Harries will begin his journey by interviewing David Attenborough about climate change and the great threat that it poses to our planet. On each leg of his journey, Jack will meet experts and speak to young people from around the globe who are experiencing the impacts of climate change, some of whom are developing innovative solutions.

Along his journey he will be connecting with young climate change allies in Thailand, India, Africa, Morocco, and Greenland to hear about their similar experiences.

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Rose McGowan, Tasneem Brooker Wiser Films


Wiser Films, the U.K. based independent production company founded by Tasneem Brooker and Jim Wiseman, has set a distribution deal with distributor Bohemia Media for U.K. film, TV and theatrical rights on its upcoming feature documentary “When We Speak,” directed by Brooker.

Bohemia Media is a London based production and distribution company launched by Phil Hunt, MD of Bankside Films and Head Gear Films, focusing on projects made by under-represented groups. Bohemia is planning a U.K. limited window release later this year.

“When We Speak” tells the story of three women at the centre of high-profile exposés, including Hollywood actress Rose McGowan who lifted the lid on Harvey Weinstein, Intelligence officer Katharine Gunn (portrayed by Kiera Knightly in 2019 film “Official Secrets:) who leaked confidential documents relating to the Iraq war and ex Oxfam manager Helen Evans who uncovered the scale of the sex for aid scandal within the charity sector.


Venerable British Film Institute magazine Sight and Sound, launched in 1932, has unveiled a new-look and editorial approach, featuring new contributors and sections, greater access to the magazine’s unique archive interviews, a quarterly collaboration with seminal 90s publication Black Film Bulletin and a redesign realizing the vision of editor in chief Mike Williams.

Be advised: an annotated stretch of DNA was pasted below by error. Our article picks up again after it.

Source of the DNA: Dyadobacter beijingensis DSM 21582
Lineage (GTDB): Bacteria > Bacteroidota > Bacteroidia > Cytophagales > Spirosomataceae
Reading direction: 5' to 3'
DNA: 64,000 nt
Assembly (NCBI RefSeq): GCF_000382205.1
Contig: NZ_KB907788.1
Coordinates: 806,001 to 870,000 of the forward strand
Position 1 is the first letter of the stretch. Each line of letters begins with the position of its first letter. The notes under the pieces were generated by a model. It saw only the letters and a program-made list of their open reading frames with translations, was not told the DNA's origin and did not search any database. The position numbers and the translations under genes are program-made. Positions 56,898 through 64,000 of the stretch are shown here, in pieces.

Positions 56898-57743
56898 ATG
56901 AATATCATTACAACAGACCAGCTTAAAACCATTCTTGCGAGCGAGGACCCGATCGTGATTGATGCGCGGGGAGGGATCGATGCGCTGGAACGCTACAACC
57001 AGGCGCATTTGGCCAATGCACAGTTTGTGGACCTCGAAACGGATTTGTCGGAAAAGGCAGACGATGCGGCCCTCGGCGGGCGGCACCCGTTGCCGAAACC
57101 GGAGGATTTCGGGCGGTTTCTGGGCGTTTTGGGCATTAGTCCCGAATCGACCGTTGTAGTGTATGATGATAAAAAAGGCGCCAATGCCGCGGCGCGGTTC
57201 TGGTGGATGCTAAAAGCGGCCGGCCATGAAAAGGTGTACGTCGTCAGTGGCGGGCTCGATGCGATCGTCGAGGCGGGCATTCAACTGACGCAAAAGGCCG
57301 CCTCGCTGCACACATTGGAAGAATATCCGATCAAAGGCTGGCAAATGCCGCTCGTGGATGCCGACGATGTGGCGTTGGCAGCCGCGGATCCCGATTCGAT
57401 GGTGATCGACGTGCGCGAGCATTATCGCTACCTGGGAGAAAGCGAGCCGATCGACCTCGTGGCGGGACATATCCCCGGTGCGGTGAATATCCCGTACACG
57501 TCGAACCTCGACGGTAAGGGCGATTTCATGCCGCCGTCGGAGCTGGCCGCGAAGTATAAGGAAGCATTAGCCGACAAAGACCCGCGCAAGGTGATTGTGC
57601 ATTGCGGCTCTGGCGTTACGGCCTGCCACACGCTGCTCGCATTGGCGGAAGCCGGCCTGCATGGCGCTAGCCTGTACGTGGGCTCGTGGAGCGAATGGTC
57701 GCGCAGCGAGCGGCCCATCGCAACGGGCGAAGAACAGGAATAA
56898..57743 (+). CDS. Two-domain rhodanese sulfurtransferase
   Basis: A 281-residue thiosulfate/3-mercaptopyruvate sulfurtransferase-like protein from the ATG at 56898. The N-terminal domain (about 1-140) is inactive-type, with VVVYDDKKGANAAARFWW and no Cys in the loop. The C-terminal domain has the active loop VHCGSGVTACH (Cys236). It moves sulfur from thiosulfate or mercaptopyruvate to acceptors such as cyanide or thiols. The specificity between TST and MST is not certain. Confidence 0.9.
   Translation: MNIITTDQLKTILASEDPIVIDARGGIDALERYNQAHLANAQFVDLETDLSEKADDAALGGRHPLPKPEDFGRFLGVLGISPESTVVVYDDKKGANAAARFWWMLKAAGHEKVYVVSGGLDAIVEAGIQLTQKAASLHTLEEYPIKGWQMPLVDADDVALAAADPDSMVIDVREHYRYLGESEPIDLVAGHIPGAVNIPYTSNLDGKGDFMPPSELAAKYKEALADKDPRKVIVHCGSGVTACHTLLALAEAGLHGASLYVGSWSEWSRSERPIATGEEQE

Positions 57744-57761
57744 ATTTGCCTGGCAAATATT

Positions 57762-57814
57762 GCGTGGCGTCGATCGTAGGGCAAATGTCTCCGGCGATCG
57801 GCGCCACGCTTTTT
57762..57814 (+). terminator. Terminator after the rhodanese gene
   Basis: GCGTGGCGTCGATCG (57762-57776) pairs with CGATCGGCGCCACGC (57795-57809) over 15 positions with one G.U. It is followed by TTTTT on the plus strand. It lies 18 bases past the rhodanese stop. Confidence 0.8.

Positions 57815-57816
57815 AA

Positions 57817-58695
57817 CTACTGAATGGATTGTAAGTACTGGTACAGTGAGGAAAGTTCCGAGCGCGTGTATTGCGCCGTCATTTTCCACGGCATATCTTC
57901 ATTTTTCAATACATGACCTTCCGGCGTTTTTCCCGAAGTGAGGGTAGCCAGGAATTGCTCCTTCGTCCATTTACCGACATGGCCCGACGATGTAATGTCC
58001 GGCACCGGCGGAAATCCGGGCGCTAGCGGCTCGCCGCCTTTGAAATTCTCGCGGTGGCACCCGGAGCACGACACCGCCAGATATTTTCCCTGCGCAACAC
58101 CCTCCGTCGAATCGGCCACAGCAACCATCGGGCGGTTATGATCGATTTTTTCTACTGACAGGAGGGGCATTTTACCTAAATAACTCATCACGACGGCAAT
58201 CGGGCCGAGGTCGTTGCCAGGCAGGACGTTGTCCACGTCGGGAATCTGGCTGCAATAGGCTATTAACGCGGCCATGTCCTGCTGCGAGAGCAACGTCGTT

Developed in collaboration with design agency Pentagram, the redesigned magazine gives Sight and Sound a new visual identity with a nod to its heritage. Popular regular features such as Dream Palaces are joined by new features looking at soundtracks and poster art alongside in-depth articles and reviews. New regular columnists Pamela Hutchinson, Jonathan Ross and Phuong Le will be joined by a guest columnist in the Director’s Chair, the first of which is Swedish filmmaker Ruben Östlund.

The September issue is themed “The Future of Film” and features four filmmaker cover stars: Chloé Zhao (“Nomadland”), Steve McQueen (“Small Axe”), Sofia Coppola (“Lost in Translation”) and Luca Guadagnino (“Call Me By Your Name”).

Alongside the cover stars, filmmakers including Guillermo del Toro, Claudia Weill, Prano Bailey-Bond, Armando Iannucci, Edgar Wright, Adoor Gopalakrishnan, Dea Kulumbegashvili and Alice Rohrwacher reflect on their hopes and fears for cinema and wider screen culture.